Collaboration tools have been an upcoming staple of the workplace, and with the pandemic causing mass migration to remote work, use has skyrocketed. Demand has increased so much that many are temporarily offering their services for free.
Unfortunately, cybercriminals are highly aware of this trend and are taking full advantage. After all, chances are businesses are using at least one of the main tools, i.e., Slack, Microsoft Teams, Zoom, Google, etc. Hackers not only know where to find new targets but how they use the platforms as well.
For example, a report by Symphony found that 27% of employees knowingly connect to unsecured networks, and 25% share confidential information about their company on collaboration tools.
Chances are, with the swift move to remote work, employees are not as secure as they were in the office. Especially now that there isn’t as much accountability for the devices they use and applications they download.
In a way, one could say that collaboration tools are like the email of 20 years ago – there is an inherent trust that the person on the other end is who they say they are. Of course, over the years, there have been many publicized risks, news about phishing scams, and awareness training for employees. What happened with email is what must happen with collaboration tools as well. If this lesson isn’t learned soon, we could see many stories in the news about hacks and lost data from these tools.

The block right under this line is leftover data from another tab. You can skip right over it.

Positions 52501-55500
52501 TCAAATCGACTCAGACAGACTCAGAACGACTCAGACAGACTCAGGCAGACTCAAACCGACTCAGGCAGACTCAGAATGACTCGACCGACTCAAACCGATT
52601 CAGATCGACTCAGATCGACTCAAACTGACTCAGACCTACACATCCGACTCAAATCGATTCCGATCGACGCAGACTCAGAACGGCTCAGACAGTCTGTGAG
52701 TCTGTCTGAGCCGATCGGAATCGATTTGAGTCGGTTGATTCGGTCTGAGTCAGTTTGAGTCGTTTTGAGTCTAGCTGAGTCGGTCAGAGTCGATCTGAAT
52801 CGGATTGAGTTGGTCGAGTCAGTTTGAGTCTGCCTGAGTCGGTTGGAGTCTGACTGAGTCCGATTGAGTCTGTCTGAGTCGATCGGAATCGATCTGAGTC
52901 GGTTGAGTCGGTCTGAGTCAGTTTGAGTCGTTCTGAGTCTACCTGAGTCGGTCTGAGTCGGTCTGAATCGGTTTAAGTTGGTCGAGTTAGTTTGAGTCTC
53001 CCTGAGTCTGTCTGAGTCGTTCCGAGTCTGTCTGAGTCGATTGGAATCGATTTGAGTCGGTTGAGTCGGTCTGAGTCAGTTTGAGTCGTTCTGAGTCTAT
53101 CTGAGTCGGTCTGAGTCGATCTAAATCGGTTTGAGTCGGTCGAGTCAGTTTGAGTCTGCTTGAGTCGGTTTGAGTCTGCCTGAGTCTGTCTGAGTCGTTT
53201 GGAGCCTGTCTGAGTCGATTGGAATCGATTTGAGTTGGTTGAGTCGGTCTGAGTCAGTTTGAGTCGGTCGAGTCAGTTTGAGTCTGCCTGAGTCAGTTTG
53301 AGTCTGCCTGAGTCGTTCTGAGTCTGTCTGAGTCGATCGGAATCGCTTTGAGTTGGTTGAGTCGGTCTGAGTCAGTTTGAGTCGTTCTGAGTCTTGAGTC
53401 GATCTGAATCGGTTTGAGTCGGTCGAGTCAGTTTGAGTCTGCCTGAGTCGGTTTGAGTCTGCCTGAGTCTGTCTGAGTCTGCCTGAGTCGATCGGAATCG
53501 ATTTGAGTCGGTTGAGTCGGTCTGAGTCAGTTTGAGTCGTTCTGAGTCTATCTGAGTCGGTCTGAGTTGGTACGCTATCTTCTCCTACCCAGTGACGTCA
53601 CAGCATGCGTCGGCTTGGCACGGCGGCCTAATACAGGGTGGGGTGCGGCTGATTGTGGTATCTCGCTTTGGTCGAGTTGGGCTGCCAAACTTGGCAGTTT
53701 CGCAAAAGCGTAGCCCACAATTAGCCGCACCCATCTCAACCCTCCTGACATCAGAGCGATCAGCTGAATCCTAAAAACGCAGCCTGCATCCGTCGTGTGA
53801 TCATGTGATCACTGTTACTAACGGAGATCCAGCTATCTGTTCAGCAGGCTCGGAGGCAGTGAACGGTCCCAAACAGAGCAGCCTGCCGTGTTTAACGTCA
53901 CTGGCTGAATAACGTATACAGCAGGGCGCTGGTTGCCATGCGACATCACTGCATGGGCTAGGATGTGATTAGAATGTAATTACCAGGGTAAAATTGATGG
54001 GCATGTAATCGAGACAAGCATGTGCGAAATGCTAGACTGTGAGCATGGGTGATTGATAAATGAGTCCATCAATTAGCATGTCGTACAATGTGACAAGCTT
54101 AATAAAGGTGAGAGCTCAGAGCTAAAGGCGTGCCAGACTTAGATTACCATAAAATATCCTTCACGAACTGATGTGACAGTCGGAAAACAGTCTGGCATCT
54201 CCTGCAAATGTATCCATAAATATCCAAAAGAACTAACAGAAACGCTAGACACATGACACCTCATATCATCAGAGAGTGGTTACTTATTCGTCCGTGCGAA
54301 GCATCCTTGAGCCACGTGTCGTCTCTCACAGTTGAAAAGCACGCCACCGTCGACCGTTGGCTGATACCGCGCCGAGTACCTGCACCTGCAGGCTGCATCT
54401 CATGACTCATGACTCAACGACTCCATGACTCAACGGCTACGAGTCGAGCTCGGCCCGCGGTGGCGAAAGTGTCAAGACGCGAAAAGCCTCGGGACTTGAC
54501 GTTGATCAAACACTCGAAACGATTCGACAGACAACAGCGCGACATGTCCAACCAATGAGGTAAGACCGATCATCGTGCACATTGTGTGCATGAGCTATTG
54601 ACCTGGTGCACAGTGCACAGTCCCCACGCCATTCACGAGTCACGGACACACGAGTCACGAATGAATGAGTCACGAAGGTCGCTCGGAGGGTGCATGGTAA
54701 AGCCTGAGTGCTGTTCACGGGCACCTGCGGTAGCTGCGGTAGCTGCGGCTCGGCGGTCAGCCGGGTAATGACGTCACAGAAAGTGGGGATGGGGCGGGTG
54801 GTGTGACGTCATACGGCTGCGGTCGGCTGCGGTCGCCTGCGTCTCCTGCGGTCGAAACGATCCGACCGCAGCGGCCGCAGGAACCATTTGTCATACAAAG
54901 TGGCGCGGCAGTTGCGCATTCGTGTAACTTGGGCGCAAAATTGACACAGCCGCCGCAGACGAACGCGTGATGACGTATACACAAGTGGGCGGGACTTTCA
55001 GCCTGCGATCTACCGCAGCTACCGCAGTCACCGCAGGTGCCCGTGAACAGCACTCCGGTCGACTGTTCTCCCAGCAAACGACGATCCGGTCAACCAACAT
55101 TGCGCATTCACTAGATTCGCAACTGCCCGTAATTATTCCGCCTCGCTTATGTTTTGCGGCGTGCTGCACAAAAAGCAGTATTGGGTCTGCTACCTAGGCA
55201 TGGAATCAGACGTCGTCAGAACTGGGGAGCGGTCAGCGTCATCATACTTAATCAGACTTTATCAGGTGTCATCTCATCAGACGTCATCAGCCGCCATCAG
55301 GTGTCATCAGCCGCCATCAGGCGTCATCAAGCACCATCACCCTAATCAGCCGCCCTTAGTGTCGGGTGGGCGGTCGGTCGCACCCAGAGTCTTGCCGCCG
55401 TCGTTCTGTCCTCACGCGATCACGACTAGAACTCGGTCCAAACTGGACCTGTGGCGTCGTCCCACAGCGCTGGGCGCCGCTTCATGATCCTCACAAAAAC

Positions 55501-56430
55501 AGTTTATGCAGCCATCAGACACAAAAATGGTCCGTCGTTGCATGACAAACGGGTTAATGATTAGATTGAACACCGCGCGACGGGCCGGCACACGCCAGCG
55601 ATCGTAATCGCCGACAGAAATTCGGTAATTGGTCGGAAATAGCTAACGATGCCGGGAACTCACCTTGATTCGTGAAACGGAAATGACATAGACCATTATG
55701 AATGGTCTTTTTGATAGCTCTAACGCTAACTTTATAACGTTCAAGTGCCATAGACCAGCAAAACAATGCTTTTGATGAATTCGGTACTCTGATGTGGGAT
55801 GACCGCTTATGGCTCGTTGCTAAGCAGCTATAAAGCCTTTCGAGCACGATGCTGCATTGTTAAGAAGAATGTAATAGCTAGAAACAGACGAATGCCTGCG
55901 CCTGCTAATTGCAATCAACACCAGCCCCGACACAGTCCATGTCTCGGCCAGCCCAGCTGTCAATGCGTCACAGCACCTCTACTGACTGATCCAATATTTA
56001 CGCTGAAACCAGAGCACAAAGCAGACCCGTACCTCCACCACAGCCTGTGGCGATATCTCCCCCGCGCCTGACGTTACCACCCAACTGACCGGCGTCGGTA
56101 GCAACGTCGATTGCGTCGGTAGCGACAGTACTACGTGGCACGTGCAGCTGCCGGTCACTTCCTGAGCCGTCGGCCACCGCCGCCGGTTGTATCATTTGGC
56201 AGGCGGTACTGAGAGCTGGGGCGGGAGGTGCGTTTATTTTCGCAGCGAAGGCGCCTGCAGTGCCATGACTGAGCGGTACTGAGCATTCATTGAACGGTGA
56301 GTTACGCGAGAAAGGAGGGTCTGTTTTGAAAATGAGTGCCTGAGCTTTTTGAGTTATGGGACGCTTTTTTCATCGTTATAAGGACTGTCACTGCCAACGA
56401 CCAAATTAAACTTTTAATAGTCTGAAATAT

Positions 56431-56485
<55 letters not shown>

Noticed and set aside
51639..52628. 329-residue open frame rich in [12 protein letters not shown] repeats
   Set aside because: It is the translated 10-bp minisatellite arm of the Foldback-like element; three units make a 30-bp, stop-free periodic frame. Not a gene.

What the Future Could Hold
The casual nature of collaboration tools, and the lack of understanding of the security around it, leads to a very relaxed environment – one where employees are less likely to see a threat. This could be in the form of a malicious link or another ‘colleague’ asking for confidential information. While it is not as common as with email, there is the possibility that someone is spoofing or faking messages on the platform.
With credential stuffing becoming a massive commodity for hackers, it could be effortless for one to log in to a platform with stolen credentials, gaining access to data and information behind the usual defenses. Not only does the hacker have unfettered access, but they can also share malicious documents and links to unsuspecting colleagues. The havoc wreaked by a compromised account can have significant financial repercussions as well as a hit to reputation.
What to Do
Like all things ‘cyber,’ there is no surefire way to prevent a breach, but there are steps organizations can take to better their chances. One of the simplest ways to avoid a compromised account is by using multifactor authentication. Having a strong password is no longer enough, and while not foolproof, MFA ensures there is an added layer of protection when accessing an application.
User training is also vital. It could be said that without educated employees, there would be no point in implementing security measures because the staff is ultimately the last line of defense. Data is continuously in motion on collaboration tools, so ensure there are policies and procedures in place to protect essential information. Along these lines, classify data and define rules for handling it. For example, restricting access to certain information or requiring encryption.
Collaboration tools aren’t always the secure platforms they seem to be. As tiring as it is to say, don’t let your guard down.